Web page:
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The Works of the Rev. Jonathan Swift/Volume 12/From Jonathan Swift to Thomas Sheridan - 15

< The Works of the Rev. Jonathan Swift‎ | Volume 12


TWICKENHAM, AUG. 12, 1727.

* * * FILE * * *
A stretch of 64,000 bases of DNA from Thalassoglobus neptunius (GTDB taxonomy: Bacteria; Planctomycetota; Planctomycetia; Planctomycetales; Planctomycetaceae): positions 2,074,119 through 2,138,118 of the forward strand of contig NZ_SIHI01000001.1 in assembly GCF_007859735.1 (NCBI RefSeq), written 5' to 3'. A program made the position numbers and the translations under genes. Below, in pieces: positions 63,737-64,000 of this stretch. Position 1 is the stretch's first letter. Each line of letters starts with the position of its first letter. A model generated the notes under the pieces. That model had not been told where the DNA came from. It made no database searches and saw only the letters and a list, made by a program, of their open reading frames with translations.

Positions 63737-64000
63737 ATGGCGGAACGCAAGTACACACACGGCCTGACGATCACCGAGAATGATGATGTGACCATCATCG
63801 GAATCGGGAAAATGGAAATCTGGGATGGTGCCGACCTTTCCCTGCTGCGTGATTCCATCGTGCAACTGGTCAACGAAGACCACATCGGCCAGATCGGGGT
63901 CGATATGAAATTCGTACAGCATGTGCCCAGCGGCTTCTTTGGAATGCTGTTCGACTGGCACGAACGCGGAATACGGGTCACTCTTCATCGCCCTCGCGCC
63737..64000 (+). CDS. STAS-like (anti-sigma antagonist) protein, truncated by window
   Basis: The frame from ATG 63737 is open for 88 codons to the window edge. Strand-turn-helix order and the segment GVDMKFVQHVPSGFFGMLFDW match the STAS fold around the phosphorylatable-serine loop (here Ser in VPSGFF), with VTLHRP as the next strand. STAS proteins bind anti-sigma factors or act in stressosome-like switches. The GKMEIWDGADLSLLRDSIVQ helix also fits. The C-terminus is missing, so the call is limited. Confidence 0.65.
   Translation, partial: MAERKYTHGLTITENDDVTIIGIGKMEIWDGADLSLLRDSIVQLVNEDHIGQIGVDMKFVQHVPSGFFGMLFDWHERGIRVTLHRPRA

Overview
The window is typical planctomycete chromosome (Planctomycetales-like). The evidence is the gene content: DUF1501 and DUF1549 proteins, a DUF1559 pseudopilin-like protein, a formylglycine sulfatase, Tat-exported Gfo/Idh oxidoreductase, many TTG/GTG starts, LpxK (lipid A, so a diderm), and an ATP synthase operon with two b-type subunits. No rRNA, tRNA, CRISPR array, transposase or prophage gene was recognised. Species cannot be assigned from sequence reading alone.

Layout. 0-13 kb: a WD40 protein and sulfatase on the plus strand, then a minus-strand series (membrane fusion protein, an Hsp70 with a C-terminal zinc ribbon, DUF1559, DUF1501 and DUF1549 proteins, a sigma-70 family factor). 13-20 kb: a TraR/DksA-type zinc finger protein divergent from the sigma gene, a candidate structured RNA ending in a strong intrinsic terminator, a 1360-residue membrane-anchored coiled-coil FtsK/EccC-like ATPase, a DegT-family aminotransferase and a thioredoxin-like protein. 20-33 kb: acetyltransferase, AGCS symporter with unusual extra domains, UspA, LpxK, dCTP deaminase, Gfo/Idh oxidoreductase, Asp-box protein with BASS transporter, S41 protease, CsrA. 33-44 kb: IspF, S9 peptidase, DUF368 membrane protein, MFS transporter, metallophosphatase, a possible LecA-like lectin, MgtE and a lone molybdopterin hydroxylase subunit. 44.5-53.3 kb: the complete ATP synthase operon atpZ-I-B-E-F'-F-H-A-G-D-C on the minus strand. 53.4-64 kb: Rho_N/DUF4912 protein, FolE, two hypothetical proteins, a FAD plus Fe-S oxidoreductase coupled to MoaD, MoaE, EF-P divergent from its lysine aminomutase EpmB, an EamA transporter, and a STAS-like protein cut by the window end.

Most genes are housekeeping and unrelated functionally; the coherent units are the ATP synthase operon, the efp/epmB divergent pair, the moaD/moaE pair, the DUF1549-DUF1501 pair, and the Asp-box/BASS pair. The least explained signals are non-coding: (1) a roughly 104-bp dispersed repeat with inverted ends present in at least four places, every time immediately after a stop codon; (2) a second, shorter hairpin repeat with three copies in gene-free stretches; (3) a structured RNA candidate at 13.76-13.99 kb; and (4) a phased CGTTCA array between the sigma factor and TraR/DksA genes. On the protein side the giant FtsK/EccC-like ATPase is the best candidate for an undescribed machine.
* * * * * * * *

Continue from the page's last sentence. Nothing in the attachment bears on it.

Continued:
I AM cleverly caught, if ever gentleman was cleverly caught; for three days after I came to town with lord Oxford[1] from Cambridgeshire, which was ten days ago, my old deafness seized me, and hath continued ever since with great increase; so that I am now deafer than ever you knew me, and yet a little less I think than I was yesterday; but which is worse, about four days ago my giddiness seized me, and I was so very ill, that yesterday I took a hearty vomit, and though I now totter, yet I think I am a thought better; but what will be the event, I know not; one thing I know, that these deaf fits use to continue five or six weeks, and I am resolved if it continues, or my giddiness, some days longer, I will leave this place, and remove to Greenwich, or somewhere near London, and take my cousin Lancelot to be my nurse. Our friends know her; it is the same with Pat Rolt. If my disorder should keep me longer than my license of absence lasts, I would have you get Mr. Worrall to renew it; it will not expire till the sixth or seventh of October, and I resolved to begin my journey September 15th. Mr. Worrall will see by the date of my license what time the new one should commence; but he has seven weeks yet to consider: I only speak in time. I am very uneasy here, because so many of our acquaintance come to see us, and I cannot be seen; besides, Mr. Pope is too sickly and complaisant; therefore I resolve to go somewhere else. This is a little unlucky, my head will not bear writing long: I want to be at home, where I can turn you out, or let you in, as I think best. The king and queen come in two days to our neighbourhood[2]; and there I shall be expected, and cannot go; which however is none of my grievances, for I would rather be absent, and have now too good an excuse. I believe this giddiness is the disorder, that will at last get the better of me; but I would rather it should not be now; and I hope and believe it will not, for I am now better than yesterday. —— Since my dinner my giddiness is much better, and my deafness a hair's breadth not so bad. It is just as usual, worst in the morning and at evening. I will be very temperate; and in the midst of peaches, figs, nectarines, and mulberries, I touch not a bit. I hope I shall however set out in the midst of September, as I designed. — This is a long letter for an ill head: so adieu. My service to our two friends and all others.